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Published: Monday, October 28, 2013, 12:01 a.m.

PBS revisits 'War of Worlds' hysteria

  • Orson Welles (left) is shown here with author H.G. Wells two years after Welles' radio broadcast, "War of the Worlds," based on author Wells...

    Associated Press

    Orson Welles (left) is shown here with author H.G. Wells two years after Welles' radio broadcast, "War of the Worlds," based on author Wells' story of a Martian invasion, frightened listeners across the country.

On Oct. 31, 1938, the Akron Beacon Journal, as did many newspapers across the country, devoted a big chunk of its front page to three stories about a radio broadcast the night before.
In Akron alone, it was blamed for fainting spells, heart attacks and hundreds of calls to the Beacon Journal as part of a wave of "hysteria which swept the city, breaking up church meetings and frightening thousands."
On Oct. 30 those 75 years ago, showman Orson Welles had flipped out significant portions of America with his radio play "The War of the Worlds."
Welles, 23, had not yet shaken up cinema history with "Citizen Kane" but had already established a reputation as a wunderkind in theater and radio.
As part of Welles' Mercury Theatre radio programs, writer Howard Koch adapted "War," a then-40-year-old tale by H.G. Wells in which Martians invaded England and were stopped only when an Earth bacteria infected them.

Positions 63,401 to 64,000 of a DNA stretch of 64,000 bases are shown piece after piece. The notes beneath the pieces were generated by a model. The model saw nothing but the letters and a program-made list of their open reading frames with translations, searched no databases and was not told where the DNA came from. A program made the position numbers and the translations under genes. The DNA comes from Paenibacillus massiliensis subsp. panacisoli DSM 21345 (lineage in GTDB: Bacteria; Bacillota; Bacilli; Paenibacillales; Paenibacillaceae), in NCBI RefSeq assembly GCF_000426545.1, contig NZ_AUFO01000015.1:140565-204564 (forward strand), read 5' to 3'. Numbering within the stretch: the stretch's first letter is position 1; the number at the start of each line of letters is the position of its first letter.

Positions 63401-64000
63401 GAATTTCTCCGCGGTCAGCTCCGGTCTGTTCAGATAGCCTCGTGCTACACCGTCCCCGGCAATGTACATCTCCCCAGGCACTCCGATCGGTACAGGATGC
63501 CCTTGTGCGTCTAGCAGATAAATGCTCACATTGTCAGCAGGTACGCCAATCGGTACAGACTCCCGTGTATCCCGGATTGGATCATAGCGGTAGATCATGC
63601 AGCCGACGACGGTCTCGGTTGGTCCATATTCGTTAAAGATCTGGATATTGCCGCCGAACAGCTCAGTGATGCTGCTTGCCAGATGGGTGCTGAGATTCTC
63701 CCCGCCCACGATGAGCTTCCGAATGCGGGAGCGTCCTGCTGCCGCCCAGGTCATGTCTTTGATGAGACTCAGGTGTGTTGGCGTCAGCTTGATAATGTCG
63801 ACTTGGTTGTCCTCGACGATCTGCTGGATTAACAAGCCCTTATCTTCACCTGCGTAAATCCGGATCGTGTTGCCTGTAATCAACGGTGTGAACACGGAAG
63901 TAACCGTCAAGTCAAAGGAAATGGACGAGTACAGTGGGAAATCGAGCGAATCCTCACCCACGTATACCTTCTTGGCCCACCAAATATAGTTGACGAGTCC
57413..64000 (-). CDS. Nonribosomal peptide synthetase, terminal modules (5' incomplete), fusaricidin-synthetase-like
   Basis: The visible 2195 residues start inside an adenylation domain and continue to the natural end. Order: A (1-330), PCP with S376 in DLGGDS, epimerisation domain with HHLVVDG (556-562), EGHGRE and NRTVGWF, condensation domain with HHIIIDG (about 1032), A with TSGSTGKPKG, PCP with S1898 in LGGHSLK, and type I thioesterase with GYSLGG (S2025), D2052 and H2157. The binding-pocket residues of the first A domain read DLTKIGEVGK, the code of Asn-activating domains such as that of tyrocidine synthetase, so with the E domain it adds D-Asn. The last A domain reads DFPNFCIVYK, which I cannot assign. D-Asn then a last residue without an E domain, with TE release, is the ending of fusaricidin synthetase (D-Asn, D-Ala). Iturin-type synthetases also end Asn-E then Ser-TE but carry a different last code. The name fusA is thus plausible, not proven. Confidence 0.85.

For the radio version, the location was changed to America, with the names of real towns, including the invasion site of Grovers Mill, N.J.
The broadcast began with the announcement that it was a radio play, and other notices would come. But some listeners, probably tuned to ventriloquist Edgar Bergen and his dummy, Charlie McCarthy, switched over to the Welles program in progress, missing the opening.
Besides, the show itself felt real, full of urgency and fear.
As a result, many people sitting by their radios, already jittery about the clouds of war forming over Europe, believed that Martians had invaded not only New Jersey, but also the rest of the nation.
Welles finally announced that this was all just a Halloween tale.
Police investigated, the Federal Communications Commission examined it and city officials complained. Commentators weighed in, Welles expressed surprise and later regret, and an academic study tried to figure out who believed the broadcast and why.
While there were later screen adaptations of H.G. Wells' story, the radio version achieved its own status.
PBS's "American Experience" documentary series will present an hourlong look at the radio "War" at 9 p.m. Tuesday.

Watch it
"War" airs at 9 p.m. Tuesday on KCTS.
Story tags » Television

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